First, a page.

Could (and should) shows offer a guarantee? Case study results REVEALED.

Marketing 101 for 90% of the businesses in the world teaches entrepreneurs to offer guarantees for their products or services.

It’s a show of confidence in your product.  It reduces risk for the consumer.  And it should increase conversions.

I’ve brought up the concept of guarantees in the theater to many people in the biz and the resistance I hear is usually twofold . . .

1.  “We’re the theater, we’re not a mattress company.  Guarantees cheapen our product.”

I guess I understand this argument, but I think it’s outdated.  There was a time when we made people buy tickets to shows without giving them seat locations (!) because we treated consumers like they were lucky to be in our theaters in the first place.  We live in the age of the consumer.  They have more power and more choices than ever before.  We need to respect that and be more aggressive in our efforts to get them in our theaters.  Besides, guarantees are offered by car companies, hotels, and the finest dept. stores in the land . . . surely we’re in those camps.  But I hear you, naysayers, even though we are a form of art that people can’t see before buying it (imagine buying a painting for your living room sight unseen), we are still an art and I have a counter proposal (see below).

2.  “We could end up giving away thousands of dollars worth of tickets!”

Ok, if this is your concern, then you probably shouldn’t be producing the show in the first place . . . because you don’t believe in it.  And if people are demanding refunds left and right, then odds are you’re not going to be around much longer anyway.  One marketing guru’s test before initiating a guarantee is to ask yourself, “How many people complained about my product or service in the past X months?”  If the answer is low, odds are you’re pretty safe.

Could you end up giving back money?  Sure.  But without a doubt the strength of a guaranteed offer should sell you more tickets than you’ll give back.  The net will be positive.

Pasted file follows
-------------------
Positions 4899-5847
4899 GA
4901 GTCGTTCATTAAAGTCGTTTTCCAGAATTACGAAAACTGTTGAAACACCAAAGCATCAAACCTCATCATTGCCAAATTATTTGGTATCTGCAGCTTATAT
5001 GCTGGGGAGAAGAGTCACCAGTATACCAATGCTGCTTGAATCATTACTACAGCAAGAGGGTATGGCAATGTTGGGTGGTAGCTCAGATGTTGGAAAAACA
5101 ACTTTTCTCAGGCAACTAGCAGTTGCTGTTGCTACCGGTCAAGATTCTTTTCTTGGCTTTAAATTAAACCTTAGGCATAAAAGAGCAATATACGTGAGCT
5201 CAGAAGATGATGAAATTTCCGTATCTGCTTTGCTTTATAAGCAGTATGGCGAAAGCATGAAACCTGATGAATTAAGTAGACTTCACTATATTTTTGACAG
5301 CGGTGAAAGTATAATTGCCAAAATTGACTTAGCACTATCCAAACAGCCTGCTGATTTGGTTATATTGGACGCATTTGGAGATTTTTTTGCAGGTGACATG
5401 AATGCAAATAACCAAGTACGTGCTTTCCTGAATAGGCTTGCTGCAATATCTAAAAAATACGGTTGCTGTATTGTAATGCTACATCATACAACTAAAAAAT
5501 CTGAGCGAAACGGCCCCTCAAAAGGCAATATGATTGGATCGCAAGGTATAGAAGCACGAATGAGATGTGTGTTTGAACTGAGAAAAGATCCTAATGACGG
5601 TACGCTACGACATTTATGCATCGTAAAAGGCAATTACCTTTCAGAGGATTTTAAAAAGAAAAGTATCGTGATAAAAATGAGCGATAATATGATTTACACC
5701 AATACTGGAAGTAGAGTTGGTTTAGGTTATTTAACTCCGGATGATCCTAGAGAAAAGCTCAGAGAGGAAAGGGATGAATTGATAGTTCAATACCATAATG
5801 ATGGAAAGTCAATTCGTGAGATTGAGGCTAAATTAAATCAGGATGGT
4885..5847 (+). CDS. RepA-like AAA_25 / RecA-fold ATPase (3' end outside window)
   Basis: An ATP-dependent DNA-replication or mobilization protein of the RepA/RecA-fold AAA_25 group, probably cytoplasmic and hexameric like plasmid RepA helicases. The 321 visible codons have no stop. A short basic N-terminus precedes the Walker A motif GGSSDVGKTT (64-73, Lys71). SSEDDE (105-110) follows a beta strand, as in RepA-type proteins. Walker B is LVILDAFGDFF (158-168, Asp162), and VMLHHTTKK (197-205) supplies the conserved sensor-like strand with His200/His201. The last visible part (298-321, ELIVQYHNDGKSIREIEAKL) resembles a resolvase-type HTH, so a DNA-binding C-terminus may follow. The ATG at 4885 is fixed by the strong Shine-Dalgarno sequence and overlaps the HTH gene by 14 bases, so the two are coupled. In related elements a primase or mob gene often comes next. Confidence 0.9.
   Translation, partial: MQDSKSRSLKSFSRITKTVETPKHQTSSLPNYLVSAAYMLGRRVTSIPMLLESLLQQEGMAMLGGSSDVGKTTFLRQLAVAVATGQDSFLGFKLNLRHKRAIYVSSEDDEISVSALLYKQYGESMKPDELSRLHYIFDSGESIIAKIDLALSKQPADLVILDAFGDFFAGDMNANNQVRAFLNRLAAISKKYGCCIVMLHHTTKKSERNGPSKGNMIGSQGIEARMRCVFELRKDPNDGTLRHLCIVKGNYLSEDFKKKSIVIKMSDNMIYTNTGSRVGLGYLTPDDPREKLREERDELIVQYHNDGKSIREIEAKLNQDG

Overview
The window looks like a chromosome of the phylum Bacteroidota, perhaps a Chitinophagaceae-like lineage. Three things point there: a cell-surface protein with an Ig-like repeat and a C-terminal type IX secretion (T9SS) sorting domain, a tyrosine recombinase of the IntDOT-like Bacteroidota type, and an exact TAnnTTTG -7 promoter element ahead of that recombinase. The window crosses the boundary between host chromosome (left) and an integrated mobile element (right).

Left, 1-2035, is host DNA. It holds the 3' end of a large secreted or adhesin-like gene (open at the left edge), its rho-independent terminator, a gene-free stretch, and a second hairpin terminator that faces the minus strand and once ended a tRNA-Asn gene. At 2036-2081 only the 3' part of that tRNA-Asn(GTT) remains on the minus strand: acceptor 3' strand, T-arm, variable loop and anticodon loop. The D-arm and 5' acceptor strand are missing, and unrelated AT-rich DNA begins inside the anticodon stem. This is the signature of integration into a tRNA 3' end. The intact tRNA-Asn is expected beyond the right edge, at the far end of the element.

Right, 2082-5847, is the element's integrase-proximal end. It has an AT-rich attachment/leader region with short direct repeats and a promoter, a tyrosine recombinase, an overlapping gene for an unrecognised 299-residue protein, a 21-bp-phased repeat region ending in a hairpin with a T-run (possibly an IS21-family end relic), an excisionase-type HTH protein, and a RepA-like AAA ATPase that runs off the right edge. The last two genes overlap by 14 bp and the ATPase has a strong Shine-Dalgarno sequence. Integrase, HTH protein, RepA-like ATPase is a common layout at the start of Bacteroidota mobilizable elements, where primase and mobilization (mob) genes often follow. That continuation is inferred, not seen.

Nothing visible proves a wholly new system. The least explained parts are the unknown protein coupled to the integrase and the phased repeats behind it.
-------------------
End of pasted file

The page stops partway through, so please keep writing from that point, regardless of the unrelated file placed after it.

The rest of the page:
These are all good theories, right?  But are they true in practice?

I decided to put them to the test . . . and I’m going to reveal the results to you now.

Last fall I sent out a paid email blast for Spring Awakening to about half a million people.  In that email I offered a no questions asked money back guarantee to anyone that purchased using that specific code.

How many refund requests did I get . . . from those half a million people?  3.  That’s right. 3.

Now, wait for it.

Two of them never followed through on their requests (they didn’t use the right code and had just “heard” there was a guarantee . . . and the more we dug into it, the more we realized they were just trying to hustle us out of our bucks . . . and they gave up).

The other ONE (out of a half a million) . . . he asked that we donate the money to charity (he liked our production and was glad he saw it but just enjoyed the original more).

So we ended up giving up less than 1/10 of a percent of our overall sales on the blast.

But wait, there’s more . . .

I also sent out an email about Daddy Long Legs with the same guarantee . . . number of refund requests received?  1.  One.  Uno singular sensation.

Want another case study?

I tried this five years ago too . . . on Altar Boyz to that same half a million sized list.  2 refund requests received.

There is no doubt in my mind that offering a guarantee on these three shows sold more tickets.

So, the takeaway?  As long as you are confident in the show that you’re presenting, a guarantee can only help.  And if you’re not confident, well, you should find another show.

Now, you’ll notice that all of these guarantees were offered in private, direct marketing initiatives . . . requiring people to use specific codes, timeframes, etc. in order to qualify for that guarantee.

There hasn’t been a show that has offered a fully advertised, blanket, right at the box office, 100% satisfaction guarantee . . . yet.

Should there be?  (And the bigger question is . . . would the theater owners allow it?)

Let me know your thoughts in the comments below.

 

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Comments
  • Iris says:

    It’s an interesting concept… but I’ve never given much thought to guarantees, I think mainly because I never trusted them to actually give me my money back, and as soon as everybody does it, it pretty much loses it’s marketing appeal.